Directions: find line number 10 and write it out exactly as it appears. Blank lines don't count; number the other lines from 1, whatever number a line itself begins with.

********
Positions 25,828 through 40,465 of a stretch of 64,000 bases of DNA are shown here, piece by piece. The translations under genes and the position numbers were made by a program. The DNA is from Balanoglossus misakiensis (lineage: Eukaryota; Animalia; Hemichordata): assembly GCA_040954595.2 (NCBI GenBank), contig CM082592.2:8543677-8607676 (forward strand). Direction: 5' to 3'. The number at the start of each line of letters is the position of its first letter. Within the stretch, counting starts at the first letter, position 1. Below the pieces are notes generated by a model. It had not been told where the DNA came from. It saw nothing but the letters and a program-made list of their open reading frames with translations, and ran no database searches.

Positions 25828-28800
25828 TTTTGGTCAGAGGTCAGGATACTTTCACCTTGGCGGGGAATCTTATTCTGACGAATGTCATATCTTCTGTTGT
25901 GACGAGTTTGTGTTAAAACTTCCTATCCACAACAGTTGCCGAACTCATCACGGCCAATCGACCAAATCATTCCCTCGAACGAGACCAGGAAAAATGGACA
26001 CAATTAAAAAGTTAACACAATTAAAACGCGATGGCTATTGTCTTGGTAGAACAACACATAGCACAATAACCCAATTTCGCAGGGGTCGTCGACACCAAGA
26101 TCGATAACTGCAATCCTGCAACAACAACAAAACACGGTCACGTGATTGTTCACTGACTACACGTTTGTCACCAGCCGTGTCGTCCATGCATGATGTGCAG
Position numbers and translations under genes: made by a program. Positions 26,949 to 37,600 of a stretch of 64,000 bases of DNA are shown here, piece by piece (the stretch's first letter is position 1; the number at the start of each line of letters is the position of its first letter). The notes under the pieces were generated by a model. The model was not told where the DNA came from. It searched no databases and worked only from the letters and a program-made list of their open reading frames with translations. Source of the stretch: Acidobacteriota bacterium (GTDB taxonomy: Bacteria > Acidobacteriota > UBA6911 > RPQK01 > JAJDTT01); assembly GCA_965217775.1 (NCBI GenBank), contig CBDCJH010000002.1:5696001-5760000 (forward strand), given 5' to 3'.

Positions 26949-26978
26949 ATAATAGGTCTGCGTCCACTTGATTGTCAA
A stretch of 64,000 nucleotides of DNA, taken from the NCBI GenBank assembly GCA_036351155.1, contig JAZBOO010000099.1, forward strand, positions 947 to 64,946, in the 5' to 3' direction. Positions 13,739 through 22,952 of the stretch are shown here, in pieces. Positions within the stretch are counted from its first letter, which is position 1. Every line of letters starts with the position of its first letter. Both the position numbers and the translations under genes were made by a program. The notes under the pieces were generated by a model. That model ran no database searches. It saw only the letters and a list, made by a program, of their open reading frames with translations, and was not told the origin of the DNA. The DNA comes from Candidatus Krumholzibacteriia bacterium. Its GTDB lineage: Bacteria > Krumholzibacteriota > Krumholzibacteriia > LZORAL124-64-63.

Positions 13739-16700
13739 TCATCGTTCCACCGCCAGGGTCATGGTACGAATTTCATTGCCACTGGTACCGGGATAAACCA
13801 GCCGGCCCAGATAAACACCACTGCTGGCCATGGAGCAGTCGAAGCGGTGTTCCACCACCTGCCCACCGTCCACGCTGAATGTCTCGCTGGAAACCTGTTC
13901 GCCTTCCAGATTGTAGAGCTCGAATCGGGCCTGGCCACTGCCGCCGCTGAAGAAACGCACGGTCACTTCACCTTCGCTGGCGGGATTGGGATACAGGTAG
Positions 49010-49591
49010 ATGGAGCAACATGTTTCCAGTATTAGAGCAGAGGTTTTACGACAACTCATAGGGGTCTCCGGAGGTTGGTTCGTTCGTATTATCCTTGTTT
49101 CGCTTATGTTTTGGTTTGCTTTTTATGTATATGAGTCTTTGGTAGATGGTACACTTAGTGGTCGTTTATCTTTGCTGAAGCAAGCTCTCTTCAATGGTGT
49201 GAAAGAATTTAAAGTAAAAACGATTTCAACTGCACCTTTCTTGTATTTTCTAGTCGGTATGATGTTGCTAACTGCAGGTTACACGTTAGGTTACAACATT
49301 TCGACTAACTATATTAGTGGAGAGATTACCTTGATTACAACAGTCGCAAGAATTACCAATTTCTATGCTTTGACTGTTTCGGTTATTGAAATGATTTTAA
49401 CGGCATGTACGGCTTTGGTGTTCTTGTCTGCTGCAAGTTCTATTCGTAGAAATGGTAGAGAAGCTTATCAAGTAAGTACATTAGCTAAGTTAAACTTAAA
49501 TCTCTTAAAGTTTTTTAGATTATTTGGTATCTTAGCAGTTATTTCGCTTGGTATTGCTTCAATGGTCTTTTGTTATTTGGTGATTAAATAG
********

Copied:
A stretch of 64,000 nucleotides of DNA, taken from the NCBI GenBank assembly GCA_036351155.1, contig JAZBOO010000099.1, forward strand, positions 947 to 64,946, in the 5' to 3' direction. Positions 13,739 through 22,952 of the stretch are shown here, in pieces. Positions within the stretch are counted from its first letter, which is position 1. Every line of letters starts with the position of its first letter. Both the position numbers and the translations under genes were made by a program. The notes under the pieces were generated by a model. That model ran no database searches. It saw only the letters and a list, made by a program, of their open reading frames with translations, and was not told the origin of the DNA. The DNA comes from Candidatus Krumholzibacteriia bacterium. Its GTDB lineage: Bacteria > Krumholzibacteriota > Krumholzibacteriia > LZORAL124-64-63.